As I mentioned previously, we've been on the hunt for a dog.
I've probably been in the market for a dog since we lost Maxamillion to Nina's thong. Wherever I've lived since graduating college - Bellingham, Seattle, Tacoma - the local humane society has been on my short list of frequently visited websites.
That's why I didn't think too seriously about getting a dog this past Saturday when we attended Woofstock, an animal adoption event/concert at the University of Puget Sound. In fact, we rode our bikes to the event.
We strolled past the many cages on the field and saw a lot of great dogs. Below all the small, cute puppies, I spotted a dog with strikingly bright, blue eyes. I walked around the cage a few times and looked at her, a Border Collie. Despite all the chaos and noise and yelping at the event, she was totally calm.
Still, there were plenty of cages and booths to see, and we had rode our bikes to the event. We were not picking up a dog. We had Seafair plans and a party in West Seattle that night. Too much going on.
We looked at some other great-looking dogs, but I was compelled to come back to the blue-eyed dog. This time, the rep from the Wenatchee Humane Society asked if I wanted to walk her, take her for a test drive. As we walked away from the tent, the dog was totally attentive, which was surprising considering all the distractions that hardly allowed Amanda and I to hold a conversation. We stopped at a clean patch of grass and the dog immediately dug her snout into my chest and stayed there, saying "Love me!" Then she rolled over on her back and Amanda and I accepted the invitation to give her a solid belly rub. It was probably her first in awhile, at least since she'd made the trip from Eastern Washington, and perhaps the first since she arrived at the shelter a few weeks earlier.
Needless to say, we fell for the dog pretty hard right then and were taken aback by how affectionate she was. We walked her back to the tent and tried taking out another dog, just to see if we'd get the same response. We didn't. The other dog, a white Aussie Shepard, paid no attention to us as we walked her and could care less that we were there. Maybe he needed to be fixed. He wasn't fixed on us.
So we took the blue-eyed Border Collie back out for another round, and I knew then that we'd be adopting her. Amanda teared up a little after learning that she just turned 6 years old in July. The idea of adopting an older dog is just a little sad sometimes, but she had such a great personality and temperment, we were stoked that she was available at all. I signed papers for her, spent a ridiculously low $150 and walked away with "Sky," her shelter name, which we demoted for a middle name. We renamed her Gianna, which was something that just popped into my head at the time. I later found the meaning to be "God is gracious," and that seemed appropriate.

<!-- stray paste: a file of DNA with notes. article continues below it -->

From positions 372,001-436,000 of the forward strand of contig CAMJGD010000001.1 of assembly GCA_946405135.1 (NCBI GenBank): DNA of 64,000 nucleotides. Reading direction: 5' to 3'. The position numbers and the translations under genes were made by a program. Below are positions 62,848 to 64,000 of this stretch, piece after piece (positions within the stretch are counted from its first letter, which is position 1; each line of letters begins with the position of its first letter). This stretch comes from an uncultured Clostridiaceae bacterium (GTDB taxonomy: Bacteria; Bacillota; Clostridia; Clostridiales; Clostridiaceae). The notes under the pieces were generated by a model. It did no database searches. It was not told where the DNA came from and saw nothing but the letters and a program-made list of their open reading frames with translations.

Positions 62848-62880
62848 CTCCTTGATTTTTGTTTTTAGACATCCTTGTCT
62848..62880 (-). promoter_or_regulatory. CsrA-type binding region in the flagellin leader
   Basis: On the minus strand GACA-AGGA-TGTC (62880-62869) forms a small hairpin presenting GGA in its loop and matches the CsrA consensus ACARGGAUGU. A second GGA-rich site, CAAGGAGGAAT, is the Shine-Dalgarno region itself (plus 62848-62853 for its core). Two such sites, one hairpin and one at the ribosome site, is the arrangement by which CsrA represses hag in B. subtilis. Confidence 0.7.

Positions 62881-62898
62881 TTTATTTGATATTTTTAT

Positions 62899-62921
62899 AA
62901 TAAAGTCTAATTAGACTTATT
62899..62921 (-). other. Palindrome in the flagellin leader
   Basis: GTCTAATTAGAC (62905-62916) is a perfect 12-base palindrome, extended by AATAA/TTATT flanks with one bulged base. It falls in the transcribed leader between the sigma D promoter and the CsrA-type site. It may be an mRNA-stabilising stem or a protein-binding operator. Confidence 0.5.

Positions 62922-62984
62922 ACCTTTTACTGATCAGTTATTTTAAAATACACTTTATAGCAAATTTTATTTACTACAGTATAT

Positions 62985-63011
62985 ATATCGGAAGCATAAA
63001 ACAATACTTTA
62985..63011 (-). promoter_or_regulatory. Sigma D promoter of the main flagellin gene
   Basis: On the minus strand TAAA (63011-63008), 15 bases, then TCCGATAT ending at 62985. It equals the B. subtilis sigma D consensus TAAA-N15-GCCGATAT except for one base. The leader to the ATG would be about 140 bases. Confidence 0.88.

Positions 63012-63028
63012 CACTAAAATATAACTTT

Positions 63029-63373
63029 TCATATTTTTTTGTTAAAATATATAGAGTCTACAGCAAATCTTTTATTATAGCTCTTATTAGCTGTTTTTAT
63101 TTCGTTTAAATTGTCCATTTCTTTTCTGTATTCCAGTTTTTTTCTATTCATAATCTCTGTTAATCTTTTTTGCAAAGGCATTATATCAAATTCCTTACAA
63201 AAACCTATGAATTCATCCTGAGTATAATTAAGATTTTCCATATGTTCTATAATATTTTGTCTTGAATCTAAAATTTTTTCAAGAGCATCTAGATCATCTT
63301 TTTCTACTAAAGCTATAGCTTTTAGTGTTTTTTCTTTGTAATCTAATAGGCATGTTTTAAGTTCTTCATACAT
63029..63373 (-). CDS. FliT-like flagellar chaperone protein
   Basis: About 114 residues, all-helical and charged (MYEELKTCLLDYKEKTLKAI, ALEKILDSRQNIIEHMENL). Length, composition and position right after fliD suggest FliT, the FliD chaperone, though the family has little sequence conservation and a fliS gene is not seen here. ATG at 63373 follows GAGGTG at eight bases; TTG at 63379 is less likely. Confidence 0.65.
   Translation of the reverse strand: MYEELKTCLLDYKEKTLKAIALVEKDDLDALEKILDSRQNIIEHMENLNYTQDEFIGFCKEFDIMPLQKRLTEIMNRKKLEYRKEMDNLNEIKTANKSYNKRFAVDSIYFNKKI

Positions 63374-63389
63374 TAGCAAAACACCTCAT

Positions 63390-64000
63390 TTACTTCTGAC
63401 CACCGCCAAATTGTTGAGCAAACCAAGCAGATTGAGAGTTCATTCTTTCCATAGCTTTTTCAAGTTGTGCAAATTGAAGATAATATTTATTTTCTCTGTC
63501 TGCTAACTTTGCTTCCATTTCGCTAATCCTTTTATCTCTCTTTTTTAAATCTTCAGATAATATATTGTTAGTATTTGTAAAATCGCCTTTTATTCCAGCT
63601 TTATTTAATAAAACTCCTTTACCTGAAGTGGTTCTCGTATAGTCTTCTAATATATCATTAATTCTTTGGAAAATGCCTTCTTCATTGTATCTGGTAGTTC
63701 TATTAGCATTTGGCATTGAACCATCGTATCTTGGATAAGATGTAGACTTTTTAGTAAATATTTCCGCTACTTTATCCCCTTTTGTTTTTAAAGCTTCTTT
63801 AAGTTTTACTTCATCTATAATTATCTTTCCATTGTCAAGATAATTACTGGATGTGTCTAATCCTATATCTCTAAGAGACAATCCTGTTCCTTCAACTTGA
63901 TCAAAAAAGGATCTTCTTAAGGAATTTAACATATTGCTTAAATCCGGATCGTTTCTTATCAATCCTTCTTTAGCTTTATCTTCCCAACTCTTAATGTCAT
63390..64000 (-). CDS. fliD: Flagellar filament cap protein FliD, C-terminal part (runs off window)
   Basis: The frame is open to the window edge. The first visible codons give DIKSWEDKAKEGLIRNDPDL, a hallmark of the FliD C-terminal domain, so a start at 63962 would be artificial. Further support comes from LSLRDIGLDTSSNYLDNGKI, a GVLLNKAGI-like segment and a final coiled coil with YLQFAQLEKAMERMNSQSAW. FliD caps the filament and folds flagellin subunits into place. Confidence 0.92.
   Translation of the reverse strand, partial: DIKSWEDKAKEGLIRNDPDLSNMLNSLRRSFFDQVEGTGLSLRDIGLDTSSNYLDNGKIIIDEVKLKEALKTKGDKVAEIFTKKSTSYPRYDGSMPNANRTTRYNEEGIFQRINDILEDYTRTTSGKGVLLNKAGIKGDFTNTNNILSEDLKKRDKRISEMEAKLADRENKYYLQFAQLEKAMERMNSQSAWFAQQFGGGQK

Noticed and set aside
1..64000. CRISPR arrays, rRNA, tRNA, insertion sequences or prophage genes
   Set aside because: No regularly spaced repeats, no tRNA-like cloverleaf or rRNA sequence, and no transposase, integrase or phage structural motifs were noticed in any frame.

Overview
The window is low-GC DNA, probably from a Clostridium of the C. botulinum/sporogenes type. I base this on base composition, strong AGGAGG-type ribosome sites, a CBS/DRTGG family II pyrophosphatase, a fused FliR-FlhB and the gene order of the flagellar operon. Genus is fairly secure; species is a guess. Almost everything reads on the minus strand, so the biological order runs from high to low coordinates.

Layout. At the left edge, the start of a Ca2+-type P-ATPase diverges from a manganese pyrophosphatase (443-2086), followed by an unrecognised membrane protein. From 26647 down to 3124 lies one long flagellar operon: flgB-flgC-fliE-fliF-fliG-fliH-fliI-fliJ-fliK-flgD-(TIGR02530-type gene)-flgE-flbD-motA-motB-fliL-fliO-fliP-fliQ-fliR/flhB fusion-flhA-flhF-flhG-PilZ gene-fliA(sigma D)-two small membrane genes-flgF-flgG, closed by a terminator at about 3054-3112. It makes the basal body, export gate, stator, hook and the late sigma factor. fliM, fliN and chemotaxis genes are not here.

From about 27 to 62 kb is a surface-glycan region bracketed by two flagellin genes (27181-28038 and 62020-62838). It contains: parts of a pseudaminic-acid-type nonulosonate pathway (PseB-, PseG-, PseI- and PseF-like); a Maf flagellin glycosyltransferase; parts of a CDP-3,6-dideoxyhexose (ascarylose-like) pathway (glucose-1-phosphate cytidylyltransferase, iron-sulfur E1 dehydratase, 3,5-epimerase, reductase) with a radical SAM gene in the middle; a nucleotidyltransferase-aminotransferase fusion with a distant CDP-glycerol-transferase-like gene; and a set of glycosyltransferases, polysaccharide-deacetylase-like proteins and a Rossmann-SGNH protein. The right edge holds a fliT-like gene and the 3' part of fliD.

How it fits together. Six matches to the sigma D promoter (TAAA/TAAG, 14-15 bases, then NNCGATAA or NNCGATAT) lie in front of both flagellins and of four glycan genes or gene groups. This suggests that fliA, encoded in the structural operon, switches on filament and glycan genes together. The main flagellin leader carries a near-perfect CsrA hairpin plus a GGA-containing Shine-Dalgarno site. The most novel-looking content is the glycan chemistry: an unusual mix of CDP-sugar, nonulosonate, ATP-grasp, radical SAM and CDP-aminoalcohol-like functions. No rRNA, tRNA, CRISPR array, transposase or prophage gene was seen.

Now, you recall that Amanda and I rode bikes to the event. This was the point in time when that came around to bite us in the ass. For as good as Gianna was on the leash, I walked the longest eight blocks of my life trying to keep the dog going the right direction with my left hand while balancing the bike as I walked with my right. So awkward, kind of funny. We finally arrived at home and let Gianna roam. We also shortly thereafter had that "Oh crap" moment when we realized that we didn't have any basic gear for a dog. After another $150 on toys, food, a bed and other necessities at TJ Maxx, Petsmart and Mud Bay, we were in decent shape.
We learned two important qualities about Gianna that first day: First, she is insane about tennis balls. She has to have one, or she's looking for one. I took her off leash at the local elementary that first afternoon and she played fetch well, sprinting like a mad woman after each ball and obediently dropping the ball at my feet upon return. It was fun; I just didn't realize that we'd have to make this event a 2-3x daily thing. Second, the dog has hops. We attended the party in West Seattle that night, and we "thought" we enclosed her in the kitchen by placing our marble butcher table, 4 feet tall and 3 feet deep, as a blockade between the kitchen and the rest of the house. We got home that night and Gianna was on the other side of the table. Either she had played David Copperfield or she has some springs in those legs.
One of my favorite parts of adopting Gianna was surprising her on Sergio. He had a busy weekend, shooting three weddings or three consecutive days. He knew we were considering getting a dog, but he obviously didn't know he'd come home to one. When he arrived late Sunday night, he was totally shocked to find his new roommate waiting for him when unloaded his gear in the kitchen. Speaking of roommates, there's one more that has probably had the roughest transition to Gianna's homecoming, and he deserves his own words on the topic.